range, a partialsolution is education - supplying
managers with intellectual ammunition they can
use in dealing with vendors. Managers should and
must ask sharp, critical questions about the
capabilities of any purported DSS, matching them
against what is really needed.

What is really needed?

After nearly two decades of advancements in
information technology, the real needs of

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Framework for DSS

managers from an informationsystem are not well

understood. The issue is further complicated by
the realization that managers' needs and the
needs of other "knowledge workers" with which
they interact, are heavily interdependent. The
DSS philosophy and approach has already shed
some light on this issue by emphasizing
"capabilities" - the ability for a manager to do
things with an informationsystem - rather than
just "information needs" which too often infer
data items and totals on a report.

Nevertheless, it is tempting to call for a hesitation

in the development of DSS's untildecision making
and related managerial activities are fully
understood. Though logically appealing, such a
strategy is not practical. Neither the managers
who face increasingly complex tasks, nor the
informationsystems industry which has increasingly strong technology to offer, will be denied.
They point out that a truly comprehensive theory
of decision making has been pursued for years
with minimumsuccess.

A potential resolution of this problem is to develop

and use a DSS in a way that reveals what
managers can and should receive from an information system. For example, one of Scott
Morton's early suggestions was that the system
be designed to capture and track the steps taken
by managers in the process of making key decisions, both as an aid to the analysis of the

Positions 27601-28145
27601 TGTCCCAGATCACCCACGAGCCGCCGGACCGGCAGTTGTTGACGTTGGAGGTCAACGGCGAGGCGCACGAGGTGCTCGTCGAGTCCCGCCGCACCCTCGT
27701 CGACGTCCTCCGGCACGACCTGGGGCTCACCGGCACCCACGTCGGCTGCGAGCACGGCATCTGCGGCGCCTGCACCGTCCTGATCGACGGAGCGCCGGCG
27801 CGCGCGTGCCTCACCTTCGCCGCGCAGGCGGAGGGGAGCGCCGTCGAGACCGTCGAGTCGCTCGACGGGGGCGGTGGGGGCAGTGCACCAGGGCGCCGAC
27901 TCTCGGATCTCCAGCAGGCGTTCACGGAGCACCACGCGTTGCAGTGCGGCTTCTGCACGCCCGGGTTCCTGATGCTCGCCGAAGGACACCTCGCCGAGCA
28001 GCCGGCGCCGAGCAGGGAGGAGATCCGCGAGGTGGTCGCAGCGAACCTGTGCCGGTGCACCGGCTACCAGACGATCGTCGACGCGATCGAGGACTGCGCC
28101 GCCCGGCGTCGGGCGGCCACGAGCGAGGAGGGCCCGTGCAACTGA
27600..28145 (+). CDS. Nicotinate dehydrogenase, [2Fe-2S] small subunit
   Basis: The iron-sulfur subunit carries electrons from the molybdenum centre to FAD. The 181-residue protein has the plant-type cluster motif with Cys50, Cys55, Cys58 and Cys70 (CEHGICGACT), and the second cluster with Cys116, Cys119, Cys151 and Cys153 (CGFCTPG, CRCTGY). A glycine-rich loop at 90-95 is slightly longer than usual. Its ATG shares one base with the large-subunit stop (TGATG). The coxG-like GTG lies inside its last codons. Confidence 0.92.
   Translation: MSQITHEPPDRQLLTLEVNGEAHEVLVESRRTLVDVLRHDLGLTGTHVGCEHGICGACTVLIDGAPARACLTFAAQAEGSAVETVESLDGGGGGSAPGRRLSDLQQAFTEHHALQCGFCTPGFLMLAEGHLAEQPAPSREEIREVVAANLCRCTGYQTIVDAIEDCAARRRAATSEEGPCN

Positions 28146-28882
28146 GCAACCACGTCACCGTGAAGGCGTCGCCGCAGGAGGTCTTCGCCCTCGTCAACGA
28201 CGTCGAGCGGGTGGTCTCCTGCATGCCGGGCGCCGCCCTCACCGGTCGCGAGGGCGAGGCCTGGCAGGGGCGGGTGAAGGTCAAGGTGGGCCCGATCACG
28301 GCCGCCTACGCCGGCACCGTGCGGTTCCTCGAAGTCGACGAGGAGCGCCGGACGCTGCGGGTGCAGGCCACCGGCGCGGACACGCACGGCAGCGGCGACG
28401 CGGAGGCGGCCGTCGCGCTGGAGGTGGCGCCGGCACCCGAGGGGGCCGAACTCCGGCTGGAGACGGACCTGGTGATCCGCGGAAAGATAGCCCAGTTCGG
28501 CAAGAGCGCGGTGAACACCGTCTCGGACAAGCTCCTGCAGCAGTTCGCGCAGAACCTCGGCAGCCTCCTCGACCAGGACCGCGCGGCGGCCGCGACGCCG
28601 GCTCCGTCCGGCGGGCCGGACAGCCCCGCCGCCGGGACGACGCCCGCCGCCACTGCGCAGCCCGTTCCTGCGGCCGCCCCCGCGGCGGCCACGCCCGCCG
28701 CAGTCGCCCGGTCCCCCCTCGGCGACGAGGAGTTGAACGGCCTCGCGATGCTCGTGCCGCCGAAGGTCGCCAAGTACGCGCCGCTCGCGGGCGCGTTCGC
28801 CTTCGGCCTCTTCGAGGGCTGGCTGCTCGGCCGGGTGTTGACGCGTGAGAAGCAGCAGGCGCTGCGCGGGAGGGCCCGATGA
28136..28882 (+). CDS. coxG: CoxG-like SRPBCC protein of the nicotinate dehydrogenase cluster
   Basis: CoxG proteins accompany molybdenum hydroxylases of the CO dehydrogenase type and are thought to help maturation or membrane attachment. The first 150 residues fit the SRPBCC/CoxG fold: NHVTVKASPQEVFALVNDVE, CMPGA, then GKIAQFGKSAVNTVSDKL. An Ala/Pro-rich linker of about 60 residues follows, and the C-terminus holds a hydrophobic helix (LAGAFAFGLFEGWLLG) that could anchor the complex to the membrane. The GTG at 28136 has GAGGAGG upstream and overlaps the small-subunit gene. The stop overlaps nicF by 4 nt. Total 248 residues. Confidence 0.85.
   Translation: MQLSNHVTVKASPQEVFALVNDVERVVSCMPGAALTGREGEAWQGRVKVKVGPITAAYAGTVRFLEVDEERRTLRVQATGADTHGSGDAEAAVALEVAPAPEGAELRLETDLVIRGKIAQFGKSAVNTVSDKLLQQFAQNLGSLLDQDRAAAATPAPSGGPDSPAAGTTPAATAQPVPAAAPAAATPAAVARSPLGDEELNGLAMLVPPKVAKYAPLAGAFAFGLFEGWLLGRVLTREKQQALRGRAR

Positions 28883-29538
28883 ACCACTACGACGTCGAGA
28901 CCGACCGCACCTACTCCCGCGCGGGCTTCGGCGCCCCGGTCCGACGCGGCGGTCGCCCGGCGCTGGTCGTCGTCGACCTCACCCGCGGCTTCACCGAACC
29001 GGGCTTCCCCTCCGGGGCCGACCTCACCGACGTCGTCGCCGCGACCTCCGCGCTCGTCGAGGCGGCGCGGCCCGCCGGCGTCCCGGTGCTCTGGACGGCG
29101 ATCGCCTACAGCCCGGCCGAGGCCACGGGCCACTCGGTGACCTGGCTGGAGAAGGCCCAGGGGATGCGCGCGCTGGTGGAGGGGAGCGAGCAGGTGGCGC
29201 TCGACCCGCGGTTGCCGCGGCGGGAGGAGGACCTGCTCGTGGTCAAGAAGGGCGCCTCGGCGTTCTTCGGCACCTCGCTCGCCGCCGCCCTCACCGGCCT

process, and as a potential training device for
new managers.

The counterpart of the "needs" issue is the

extent to which the system meets those needs,
and the value of the performance increase that
results. Evaluationof a DSS will be just as difficult,
and important,as the evaluation of MIS has been.
The direct and constant involvement of users, the
ones in the best position to evaluate the systems,
provides a glimmer of hope on this tough
problem. Pursuit of these two tasks together may
yield progress on both fronts with the kind of
synergistic effect often sought from systems
efforts. The iterative design approach and the
three levels of technology afford the opportunity,
if such a strategy is developed from the


Who will do it?

A series of organizational issues will revolve
around the roles and organizational placement of
the people who will take the principle responsibilityfor the development of DSS's. Initiativeand
guidance for DSS development efforts frequently
come from the user area, not from the EDP/MIS
area. Yet current technology still requires
technical support from the information systems
professional. The DSS builder may work for the
vice president of finance, but the technical support role is still played by someone in the MIS
department. To some extent, the demand for a
DSS supports the more general trend to distribute
systems development efforts out of the MIS
department into the user department. The difference is that many DSS software systems, or
generators, specifically attempt to directly reach
the end user without involvement of the MIS
group. The enlightened MIS administrator considers this a healthy trend, and willinglysupplies
the required technical support and coordination.
Less enlightened DP administrators often see it
as a threat. Some companies have set up a group
specifically charged with developing DSS type
applications. This strategy creates a team of
"DSS Builders" who can develop the necessary
skills in dealing with users, become familiarwith
the available technology, and define the steps in
the developmental approach for DSS's.

How should it be done?

One of the pillars on which the success of DSS
rests, is the iterative development or adaptive
design approach. The traditional five to seven
stage system development process and the
system life cycle concept have been the
backbone of systems analysis for years. Most
project management systems and approaches
are based on it. The adaptive design approach,
because it combines all the stages into one quick
step which is repeated, will require a redefinition
of system development milestones and a major
modificationof project management mechanisms.
Since many traditional systems will not be
susceptible to the iterative approach, a way is
also needed for deciding when an application
should be developed in the new way instead of
the traditionalway. The outline of the approach
described earlier is conceptionally straightforward

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Framework for DSS

for applications that require only personal support. It becomes more complicated for group or